Who are the real Muslims?

Egypt's Dar Al-Ifta

Who are the real Muslims?


There are people who have Muslim names but rarely, if at all, practice Islam. Others may attend to certain Islamic practices on occasions, such as those who offer their prayers only on Fridays, and perhaps in Ramadhan when they do fast. Please comment.


There should be a practical interpretation of beliefs. Otherwise, it will remain theoretical. Hence, the Prophet, peace be upon him, defines faith as: "Something that is well established in people's minds and hearts, and to which credence is given by practice." So, faith cannot be treated as an academic theory or an abstract idea. Its practical effect has to be seen so that the claim of being a believer is seen to be true. Hence, Islam is embodied in statements and practices. The Prophet, peace be upon him, says: "Islam is built on five [pillars]: the declaration that there is no deity save God and Muhammad is His messenger, regular attendance to prayer, the payment of Zakah, the fasting in Ramadhan and pilgrimage to the Sacred House when a person is able to do so."

People who claim to be Muslims only because they have been born in Muslim families do not provide a practical proof of their claim. Yet, if they genuinely believe in the Oneness of God and the message of Muhammad, they are considered Muslims. If they do not go beyond that declaration, they are doing badly because of their negligence. They should be advised that their faith is not complete unless they attend to their Islamic duties.

On the other hand, we must not allow ourselves to assume the mantle of judges who pass judgment on people, claiming that certain people are true Muslims while others are not. If a person tells us that he is a Muslim, we take his statement at its face value. But if he does not confirm his statement by doing the duties God has imposed on Muslims, we advise him that he is exposing himself to the risk of God's punishment. Some of these people say that God is too merciful to punish them. They are not doing anything bad; they are simply not attending to their duties. This is a false argument.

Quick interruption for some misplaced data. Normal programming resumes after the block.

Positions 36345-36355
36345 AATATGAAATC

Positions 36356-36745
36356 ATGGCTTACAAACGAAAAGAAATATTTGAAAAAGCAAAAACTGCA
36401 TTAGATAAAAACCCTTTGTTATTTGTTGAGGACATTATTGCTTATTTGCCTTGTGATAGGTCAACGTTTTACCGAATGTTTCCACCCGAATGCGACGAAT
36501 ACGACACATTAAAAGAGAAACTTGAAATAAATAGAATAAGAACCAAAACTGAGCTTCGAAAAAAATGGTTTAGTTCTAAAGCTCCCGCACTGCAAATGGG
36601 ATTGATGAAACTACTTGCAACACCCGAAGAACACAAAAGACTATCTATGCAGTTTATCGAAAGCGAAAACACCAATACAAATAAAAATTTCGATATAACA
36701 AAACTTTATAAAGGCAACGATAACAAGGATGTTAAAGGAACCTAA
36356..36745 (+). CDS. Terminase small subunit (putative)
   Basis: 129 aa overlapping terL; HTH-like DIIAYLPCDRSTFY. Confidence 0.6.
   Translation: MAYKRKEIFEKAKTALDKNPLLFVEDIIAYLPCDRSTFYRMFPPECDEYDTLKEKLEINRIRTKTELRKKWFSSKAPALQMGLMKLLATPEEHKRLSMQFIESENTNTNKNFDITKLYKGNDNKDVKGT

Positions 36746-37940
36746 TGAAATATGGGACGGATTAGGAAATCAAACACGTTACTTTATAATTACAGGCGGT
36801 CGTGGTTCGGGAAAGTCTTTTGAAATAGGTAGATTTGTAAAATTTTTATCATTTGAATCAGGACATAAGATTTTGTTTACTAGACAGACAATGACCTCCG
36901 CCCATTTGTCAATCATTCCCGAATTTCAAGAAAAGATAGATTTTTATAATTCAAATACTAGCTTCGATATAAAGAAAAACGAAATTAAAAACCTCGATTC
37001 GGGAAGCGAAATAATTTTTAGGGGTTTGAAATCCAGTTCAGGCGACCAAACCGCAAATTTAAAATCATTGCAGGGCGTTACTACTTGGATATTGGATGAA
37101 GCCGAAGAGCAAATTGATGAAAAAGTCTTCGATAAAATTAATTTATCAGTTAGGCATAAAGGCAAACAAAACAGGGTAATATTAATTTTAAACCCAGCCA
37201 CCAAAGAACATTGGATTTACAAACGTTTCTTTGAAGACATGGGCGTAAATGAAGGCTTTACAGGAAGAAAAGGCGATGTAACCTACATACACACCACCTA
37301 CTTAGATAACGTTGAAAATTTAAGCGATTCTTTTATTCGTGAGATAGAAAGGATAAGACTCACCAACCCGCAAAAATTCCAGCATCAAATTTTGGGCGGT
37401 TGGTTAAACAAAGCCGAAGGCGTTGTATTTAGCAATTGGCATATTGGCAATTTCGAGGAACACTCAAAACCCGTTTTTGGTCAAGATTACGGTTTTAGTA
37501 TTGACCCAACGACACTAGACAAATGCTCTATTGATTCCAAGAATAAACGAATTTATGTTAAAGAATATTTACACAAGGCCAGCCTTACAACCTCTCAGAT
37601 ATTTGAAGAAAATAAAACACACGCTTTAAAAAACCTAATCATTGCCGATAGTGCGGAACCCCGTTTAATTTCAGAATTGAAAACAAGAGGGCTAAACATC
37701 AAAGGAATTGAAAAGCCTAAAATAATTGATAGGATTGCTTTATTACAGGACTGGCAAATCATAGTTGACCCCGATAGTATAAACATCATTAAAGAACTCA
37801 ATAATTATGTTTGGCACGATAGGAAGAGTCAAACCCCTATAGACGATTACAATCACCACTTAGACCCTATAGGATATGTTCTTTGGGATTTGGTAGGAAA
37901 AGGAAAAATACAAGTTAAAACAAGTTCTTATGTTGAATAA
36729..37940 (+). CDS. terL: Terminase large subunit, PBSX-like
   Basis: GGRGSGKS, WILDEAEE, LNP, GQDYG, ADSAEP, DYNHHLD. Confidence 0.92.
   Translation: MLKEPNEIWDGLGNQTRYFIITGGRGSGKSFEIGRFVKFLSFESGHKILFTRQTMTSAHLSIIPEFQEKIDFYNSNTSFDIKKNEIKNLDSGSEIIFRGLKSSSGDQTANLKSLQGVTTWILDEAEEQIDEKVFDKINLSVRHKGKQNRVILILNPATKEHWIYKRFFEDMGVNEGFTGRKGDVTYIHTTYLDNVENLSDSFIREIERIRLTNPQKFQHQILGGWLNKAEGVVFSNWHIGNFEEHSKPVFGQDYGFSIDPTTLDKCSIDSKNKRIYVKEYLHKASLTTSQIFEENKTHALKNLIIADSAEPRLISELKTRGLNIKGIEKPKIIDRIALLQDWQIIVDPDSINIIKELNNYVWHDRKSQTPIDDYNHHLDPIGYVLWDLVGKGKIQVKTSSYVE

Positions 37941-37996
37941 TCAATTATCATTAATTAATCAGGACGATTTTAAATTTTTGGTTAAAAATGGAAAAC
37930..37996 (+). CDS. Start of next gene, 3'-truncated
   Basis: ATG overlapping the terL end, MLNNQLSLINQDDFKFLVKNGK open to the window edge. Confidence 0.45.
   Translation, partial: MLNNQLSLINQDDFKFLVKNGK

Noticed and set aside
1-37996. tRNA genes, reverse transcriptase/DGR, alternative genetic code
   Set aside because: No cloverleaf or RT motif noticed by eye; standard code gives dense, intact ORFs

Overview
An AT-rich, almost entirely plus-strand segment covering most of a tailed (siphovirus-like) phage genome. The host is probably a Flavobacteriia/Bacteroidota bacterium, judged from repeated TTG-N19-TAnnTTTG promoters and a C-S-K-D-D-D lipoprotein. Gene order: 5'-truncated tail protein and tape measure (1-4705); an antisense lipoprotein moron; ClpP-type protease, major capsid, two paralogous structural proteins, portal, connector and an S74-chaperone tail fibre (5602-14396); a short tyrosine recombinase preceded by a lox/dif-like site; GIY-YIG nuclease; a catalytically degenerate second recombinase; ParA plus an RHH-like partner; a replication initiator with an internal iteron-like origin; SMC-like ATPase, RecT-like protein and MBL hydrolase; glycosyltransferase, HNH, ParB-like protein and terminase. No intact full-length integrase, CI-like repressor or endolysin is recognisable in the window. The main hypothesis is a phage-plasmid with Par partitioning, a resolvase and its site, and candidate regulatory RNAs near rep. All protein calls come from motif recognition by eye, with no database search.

A person who does not fulfill a duty God has imposed is certainly doing something bad. What is worse than the deliberate negligence of a duty God has imposed? Besides, a believer does not say that God will certainly forgive him. He certainly hopes for God's forgiveness, but he does not behave as though it is a certainty. He must always balance that hope with the fear that he might not be forgiven. That balance should provide a motivation for him to attend to his Islamic duties.

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